One big problem with Biddle’s proposal is that it overlooks the difficulties of selling such a strategy at home, where support for the war has waned practically beyond the point of no return. While the oppressed and blissfully ignorant “proles” of Orwell’s future dystopia were kept in a state of permanent indifference to the daily depredations of their rulers partly through terror, partly on account of a limitless supply of “Victory gin” the American public is still a few notches above that level of mental and moral degradation. They are bound to be confused and even disturbed when told that yesterday’s ruthless killers are today’s noble allies and some may even find in it reason to doubt the president’s contention that we are fighting for “democracy” in Iraq and “freedom” the world over.
On the ground in Iraq, too, this pro-Sunni turn would have a devastating effect, for, in spite of Biddle’s contention that this war isn’t about “winning hearts and minds,” as in Vietnam, what little support for the U.S. presence as still exists would quickly evaporate. And without that support especially from leading Shi’ite clerics, such as the Ayatollah Sistani the U.S. military presence would be completely unsustainable. Alignment with the Sunnis would further isolate the U.S. and empower anti-American Shi’ites led by Moqtada Sadr, whose nationalist opposition to the occupation (in spite of his sectarian allegiance) is supposedly “the exception that proves the rule” when it comes to Biddle’s thesis. In this case, however, the exception may very well become the rule if we try to “coerce” the majority Shi’ites into conforming to our plan for the Iraqi polity.
However, Biddle’s strategy, as irrational and counterintuitive as it appears, does make a certain amount of sense. Seen in light of the looming confrontation with Iran, an alliance with the Sunnis against the pro-Iranian Shi’ite parties that dominate the central government in Baghdad is not only sensible: it is inevitable. Biddle’s proposal paves the way for the U.S. to pivot from the present intervention to the next.
The second phase of the Great Middle Eastern War pits us against a new set of enemies: not only the Iranian-dominated party militias in Iraq, but also Lebanon’s pro-Iranian Hezbollah, or “Party of God,” and the Alawite regime in Syria (where the Shi’ites are a small minority). As a strategy for winning a military victory over the Iraqi insurgency, Biddle’s gambit makes little sense: as the strategic framework for a regional war, however, its apparent irrationality is at least somewhat ameliorated.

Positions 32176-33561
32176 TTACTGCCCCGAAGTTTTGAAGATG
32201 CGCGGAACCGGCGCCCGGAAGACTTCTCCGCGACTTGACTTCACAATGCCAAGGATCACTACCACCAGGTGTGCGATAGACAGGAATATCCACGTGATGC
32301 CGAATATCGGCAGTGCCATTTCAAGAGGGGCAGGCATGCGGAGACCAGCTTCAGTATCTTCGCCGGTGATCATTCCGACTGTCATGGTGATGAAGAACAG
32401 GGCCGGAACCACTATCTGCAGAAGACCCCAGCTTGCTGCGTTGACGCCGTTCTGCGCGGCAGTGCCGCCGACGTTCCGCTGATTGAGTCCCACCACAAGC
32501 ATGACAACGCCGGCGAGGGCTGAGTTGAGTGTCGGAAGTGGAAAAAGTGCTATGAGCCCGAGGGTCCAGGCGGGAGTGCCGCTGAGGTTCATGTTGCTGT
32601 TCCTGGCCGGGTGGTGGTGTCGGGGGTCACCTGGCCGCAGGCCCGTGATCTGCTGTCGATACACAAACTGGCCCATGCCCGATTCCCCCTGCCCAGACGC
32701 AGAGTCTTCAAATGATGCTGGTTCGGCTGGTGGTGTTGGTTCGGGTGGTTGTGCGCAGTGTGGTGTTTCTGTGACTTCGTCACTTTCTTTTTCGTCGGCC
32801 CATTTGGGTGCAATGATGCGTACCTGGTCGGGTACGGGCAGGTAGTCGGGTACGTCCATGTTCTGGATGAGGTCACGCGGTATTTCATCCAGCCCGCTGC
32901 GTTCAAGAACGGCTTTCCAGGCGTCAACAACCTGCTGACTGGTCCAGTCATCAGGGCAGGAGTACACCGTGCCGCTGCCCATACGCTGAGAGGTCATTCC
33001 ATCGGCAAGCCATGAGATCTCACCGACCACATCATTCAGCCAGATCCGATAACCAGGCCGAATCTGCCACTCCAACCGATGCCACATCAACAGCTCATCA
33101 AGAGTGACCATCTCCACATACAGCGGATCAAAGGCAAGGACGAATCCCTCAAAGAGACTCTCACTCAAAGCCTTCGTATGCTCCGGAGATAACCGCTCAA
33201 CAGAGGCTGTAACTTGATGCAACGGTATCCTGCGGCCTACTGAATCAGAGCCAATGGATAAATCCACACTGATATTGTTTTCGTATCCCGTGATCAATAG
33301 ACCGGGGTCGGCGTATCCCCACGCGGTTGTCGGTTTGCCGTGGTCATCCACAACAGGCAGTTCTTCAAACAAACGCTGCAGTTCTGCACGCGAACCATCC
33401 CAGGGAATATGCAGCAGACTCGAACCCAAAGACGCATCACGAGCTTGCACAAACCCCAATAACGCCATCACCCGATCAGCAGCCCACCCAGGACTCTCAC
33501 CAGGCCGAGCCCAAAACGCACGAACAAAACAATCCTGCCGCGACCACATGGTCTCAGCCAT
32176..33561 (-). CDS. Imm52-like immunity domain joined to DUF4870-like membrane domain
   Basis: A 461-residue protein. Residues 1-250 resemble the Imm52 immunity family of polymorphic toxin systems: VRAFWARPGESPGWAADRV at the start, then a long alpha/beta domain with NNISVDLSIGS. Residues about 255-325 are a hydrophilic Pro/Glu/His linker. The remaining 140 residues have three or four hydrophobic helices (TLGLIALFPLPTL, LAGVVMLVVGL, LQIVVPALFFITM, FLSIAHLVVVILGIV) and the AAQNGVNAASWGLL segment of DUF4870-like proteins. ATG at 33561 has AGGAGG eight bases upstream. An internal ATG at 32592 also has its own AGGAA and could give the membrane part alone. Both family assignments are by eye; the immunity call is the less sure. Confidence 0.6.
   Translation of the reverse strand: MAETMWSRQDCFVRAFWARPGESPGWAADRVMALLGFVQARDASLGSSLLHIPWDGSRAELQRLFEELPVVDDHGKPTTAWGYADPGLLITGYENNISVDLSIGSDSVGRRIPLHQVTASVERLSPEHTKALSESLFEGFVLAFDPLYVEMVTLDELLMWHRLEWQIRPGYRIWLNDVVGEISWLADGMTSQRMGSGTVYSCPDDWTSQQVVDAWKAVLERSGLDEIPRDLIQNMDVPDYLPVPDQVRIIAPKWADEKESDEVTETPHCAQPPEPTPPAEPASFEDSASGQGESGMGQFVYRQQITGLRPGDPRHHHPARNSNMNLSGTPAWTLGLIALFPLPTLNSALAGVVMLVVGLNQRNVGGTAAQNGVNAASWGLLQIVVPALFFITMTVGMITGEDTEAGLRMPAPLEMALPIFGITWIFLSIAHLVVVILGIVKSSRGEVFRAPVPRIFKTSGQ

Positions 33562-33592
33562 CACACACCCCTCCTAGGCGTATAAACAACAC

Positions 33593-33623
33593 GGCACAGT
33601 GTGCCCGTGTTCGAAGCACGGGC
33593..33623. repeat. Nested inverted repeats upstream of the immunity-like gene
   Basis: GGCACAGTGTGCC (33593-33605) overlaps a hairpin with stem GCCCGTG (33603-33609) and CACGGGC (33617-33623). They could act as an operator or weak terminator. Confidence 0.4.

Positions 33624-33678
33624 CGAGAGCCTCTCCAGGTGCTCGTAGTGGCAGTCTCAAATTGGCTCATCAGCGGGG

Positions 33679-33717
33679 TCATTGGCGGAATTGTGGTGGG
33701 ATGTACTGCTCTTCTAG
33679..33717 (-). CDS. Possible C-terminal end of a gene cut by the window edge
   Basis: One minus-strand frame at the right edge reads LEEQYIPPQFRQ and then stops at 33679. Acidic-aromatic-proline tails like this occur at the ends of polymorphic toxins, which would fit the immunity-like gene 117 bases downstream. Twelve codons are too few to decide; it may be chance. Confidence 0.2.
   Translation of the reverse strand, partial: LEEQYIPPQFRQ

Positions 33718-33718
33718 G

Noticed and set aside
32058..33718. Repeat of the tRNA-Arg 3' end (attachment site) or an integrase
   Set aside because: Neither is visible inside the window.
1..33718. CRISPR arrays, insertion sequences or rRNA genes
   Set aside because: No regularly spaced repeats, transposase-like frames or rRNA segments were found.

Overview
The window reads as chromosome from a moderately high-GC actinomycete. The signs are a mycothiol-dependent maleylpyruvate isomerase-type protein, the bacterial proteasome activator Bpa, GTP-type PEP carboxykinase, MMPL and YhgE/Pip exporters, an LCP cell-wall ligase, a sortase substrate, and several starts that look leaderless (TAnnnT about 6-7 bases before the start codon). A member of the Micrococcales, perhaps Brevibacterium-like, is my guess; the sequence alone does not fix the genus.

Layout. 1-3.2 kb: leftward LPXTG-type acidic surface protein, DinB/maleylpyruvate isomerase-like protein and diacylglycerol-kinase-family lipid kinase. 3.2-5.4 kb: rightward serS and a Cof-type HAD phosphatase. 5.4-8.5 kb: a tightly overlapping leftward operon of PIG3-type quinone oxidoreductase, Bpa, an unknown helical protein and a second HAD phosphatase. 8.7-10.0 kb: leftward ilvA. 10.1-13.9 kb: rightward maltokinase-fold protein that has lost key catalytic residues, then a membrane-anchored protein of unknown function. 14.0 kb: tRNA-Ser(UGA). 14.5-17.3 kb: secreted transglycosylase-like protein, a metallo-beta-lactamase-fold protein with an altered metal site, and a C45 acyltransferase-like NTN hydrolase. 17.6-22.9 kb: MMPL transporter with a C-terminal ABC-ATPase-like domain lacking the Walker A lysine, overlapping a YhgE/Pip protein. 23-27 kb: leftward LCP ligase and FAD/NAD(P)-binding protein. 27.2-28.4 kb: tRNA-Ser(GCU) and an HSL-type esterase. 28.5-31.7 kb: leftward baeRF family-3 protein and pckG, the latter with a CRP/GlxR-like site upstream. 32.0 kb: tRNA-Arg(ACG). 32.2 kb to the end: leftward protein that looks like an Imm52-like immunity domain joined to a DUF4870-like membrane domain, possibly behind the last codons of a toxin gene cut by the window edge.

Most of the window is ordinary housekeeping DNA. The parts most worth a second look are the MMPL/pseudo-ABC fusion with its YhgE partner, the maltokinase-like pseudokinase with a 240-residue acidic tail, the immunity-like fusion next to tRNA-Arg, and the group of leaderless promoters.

If we are moving toward war with Iran and its Syrian ally, then it is perfectly logical to change course and try to rehabilitate Iyad Allawi, the “ex”-Ba’athist official whose party, the Iraqi National Accord, was soundly defeated in the recent elections for National Assembly (despite large amounts of U.S. taxpayer dollars funneled into his campaign coffers). As a strategy to advance the grand design of the War Party “democratizing,” i.e., subjugating, the entire Middle East Biddle’s scenario is persuasive.
It is also indicative of a point I made here: that the debate over the war is becoming increasingly polarized between two diametrically opposed alternatives, withdrawal and escalation. The Bush administration’s Iraq-ization program essentially tries to straddle the fence between the two: withdraw, but not now, and no deadlines or timetables, please. Biddle, however, poses a fresh alternative: expand the war, and start taking on the Shi’ites. That this is premised on the likelihood of a future conflict with Tehran seems obvious, even though the word “Iran” appears nowhere in Biddle’s essay a strange omission, to say the least, albeit a telling one.
We must either get out, or escalate the war. There are no other alternatives. To keep Baghdad, we must seize Tehran. The neocons urge us “Faster, please!“, but they needn’t worry: we will soon get up to speed by means of a logical progression. One intervention leads us, ineluctably, to another, and in the case of war with Iran to far greater and more destructive conflict.
This is why the cautious proposals of a gradual drawdown proposed by some ostensibly pragmatic critics of the war are, in the end, eminently impractical. The accelerated tempo of the developing conflict will soon outpace such half-measures. As I have said before, we are on the Middle East escalator, and it’s going to be a bumpy ride. Only a massive rebellion by the American people an outpouring of militant antiwar sentiment can stop the War Party.